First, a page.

Seymour Stein, the bold, visionary, and wildly successful founder of Sire Records who helped launch the careers of Madonna, Talking Heads, and many others, has died aged 80.
Stein, who helped found the Rock and Roll Hall of Fame Foundation and was inducted into the Rock Hall of Fame in 2005, died of cancer Sunday in Los Angeles, a statement from his family said.
Born in New York in 1942, Stein worked summers as a teenager at King Records, James Brown’s Cincinnati label, and in the mid-20s, founded Sire Productions, which soon became Sire Records.
He was obsessed with the Billboard music charts since childhood and was known for his deep knowledge and appreciation of music. He proved to be an astute judge of talent during the New Wave era of the 1970s, an idea he popularized by signing a signed contract for recordings with Talking. Heads, Ramones, and Pretenders.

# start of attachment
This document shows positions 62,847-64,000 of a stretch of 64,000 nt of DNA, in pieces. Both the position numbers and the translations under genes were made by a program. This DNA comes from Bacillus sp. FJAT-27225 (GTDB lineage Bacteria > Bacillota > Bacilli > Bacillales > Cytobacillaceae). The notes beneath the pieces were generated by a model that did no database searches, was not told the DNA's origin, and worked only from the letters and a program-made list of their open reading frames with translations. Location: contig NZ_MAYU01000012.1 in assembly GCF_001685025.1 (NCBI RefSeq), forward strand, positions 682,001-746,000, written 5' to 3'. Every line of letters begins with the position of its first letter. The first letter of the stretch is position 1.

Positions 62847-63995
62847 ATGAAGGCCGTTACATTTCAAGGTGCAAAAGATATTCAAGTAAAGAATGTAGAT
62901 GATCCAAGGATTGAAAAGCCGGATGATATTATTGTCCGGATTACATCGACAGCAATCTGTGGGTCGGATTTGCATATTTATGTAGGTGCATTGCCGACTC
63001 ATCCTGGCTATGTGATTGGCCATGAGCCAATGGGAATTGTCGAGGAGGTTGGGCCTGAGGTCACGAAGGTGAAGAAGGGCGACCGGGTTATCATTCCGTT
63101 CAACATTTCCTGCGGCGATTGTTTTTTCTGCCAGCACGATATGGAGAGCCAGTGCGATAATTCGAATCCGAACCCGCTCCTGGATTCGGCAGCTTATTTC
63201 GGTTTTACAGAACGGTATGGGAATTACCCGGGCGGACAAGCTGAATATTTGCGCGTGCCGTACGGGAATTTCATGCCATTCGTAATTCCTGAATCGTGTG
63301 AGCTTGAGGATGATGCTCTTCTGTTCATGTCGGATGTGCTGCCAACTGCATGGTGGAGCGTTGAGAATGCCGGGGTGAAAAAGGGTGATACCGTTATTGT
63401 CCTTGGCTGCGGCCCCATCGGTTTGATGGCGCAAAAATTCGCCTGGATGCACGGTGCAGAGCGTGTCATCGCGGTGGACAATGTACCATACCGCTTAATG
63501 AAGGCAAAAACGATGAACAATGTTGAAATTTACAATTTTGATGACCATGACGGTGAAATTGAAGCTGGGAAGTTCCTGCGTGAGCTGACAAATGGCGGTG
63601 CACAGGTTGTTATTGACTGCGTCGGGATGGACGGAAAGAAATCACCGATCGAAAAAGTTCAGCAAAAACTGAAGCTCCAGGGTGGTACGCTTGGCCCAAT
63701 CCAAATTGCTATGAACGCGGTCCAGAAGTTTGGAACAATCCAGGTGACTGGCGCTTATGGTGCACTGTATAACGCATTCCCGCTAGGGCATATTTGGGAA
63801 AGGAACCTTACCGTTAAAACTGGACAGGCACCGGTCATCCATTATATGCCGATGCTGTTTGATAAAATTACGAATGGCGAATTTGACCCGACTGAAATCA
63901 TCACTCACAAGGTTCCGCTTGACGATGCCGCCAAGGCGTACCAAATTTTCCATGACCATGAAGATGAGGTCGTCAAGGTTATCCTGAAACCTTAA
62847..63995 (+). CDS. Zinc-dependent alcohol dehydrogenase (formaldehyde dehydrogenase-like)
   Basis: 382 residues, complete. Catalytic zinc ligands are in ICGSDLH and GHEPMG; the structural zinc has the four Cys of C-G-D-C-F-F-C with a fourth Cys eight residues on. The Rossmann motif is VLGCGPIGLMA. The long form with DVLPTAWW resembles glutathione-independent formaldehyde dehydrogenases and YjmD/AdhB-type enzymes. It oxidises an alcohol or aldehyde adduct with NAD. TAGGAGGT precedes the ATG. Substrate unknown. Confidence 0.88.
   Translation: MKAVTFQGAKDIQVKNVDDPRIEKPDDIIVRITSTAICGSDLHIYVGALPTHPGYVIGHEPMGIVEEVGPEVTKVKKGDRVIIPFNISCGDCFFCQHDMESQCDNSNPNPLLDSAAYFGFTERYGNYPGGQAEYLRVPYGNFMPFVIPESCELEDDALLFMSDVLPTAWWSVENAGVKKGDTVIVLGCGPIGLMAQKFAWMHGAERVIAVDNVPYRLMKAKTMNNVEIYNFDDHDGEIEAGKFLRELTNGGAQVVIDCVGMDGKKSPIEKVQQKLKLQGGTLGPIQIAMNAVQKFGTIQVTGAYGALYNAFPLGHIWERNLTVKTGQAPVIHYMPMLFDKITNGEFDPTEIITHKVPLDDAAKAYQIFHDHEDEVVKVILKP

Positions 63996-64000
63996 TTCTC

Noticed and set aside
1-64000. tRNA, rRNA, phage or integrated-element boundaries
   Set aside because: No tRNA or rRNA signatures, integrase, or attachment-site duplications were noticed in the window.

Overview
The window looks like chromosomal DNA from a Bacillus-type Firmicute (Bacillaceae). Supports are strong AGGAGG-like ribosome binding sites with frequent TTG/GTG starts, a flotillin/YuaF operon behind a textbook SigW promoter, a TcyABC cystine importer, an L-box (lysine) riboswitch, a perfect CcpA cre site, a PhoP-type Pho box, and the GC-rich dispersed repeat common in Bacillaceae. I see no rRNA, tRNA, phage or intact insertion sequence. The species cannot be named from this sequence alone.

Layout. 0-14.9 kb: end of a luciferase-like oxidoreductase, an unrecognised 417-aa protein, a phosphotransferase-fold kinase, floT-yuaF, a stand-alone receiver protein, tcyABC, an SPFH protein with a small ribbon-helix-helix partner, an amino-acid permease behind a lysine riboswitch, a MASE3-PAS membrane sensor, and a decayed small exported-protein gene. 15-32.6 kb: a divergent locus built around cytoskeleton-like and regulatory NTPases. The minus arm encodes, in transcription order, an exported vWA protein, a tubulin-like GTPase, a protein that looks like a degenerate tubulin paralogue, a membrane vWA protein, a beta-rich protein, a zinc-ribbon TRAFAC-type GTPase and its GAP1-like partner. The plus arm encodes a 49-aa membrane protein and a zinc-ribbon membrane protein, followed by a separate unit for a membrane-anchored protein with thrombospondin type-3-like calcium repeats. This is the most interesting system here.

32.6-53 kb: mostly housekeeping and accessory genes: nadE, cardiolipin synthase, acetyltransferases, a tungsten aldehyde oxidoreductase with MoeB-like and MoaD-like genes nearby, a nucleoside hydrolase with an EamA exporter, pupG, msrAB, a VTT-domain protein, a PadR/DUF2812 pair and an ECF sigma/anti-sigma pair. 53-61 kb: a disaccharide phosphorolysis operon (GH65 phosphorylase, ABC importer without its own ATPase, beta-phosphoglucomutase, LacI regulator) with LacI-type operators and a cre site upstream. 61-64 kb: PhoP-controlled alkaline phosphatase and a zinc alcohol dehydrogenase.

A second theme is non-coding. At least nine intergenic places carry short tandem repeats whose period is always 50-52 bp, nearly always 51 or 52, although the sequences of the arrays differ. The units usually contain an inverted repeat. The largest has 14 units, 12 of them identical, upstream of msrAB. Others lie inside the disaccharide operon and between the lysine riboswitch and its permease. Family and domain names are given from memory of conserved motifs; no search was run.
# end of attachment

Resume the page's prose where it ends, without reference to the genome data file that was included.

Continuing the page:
Her most profitable discovery came in the early 1980s when she heard demo recordings of little-known singer and dancer from the New York club scene, Madonna.
“I love Madonna’s sound, the feel, and the name, Madonna. ” I love it all and play it again,” he wrote in his memoir, Siren Song, released in 2018, the same year he retired.
Stein was hospitalized with a heart infection when he first learned about Madonna but wanted so badly to see her that he took her to his bedroom.
“He was wearing a cheesy punk club boy style outfit that looked so out of place on the cardiology ward,” she wrote.
Sire’s artists included Ice T, the Smiths, Depeche Mode, the Replacements, and Echo and the Bunnymen, along with the more established Lou Reed and Brian Wilson, who would later in their career record with Sire.
Stein was briefly married to real estate developer and CEO Linda Adler, with whom he had two children: filmmaker Mandy Stein and Samantha Lee Jacobs, who died of brain cancer in 2013.
Stein and his wife divorced in the 1970s and came out as gay years later.
“I am so grateful for every minute our family spent with him and that the music he brought to the world positively impacted the lives of so many people,” Mandy Stein said.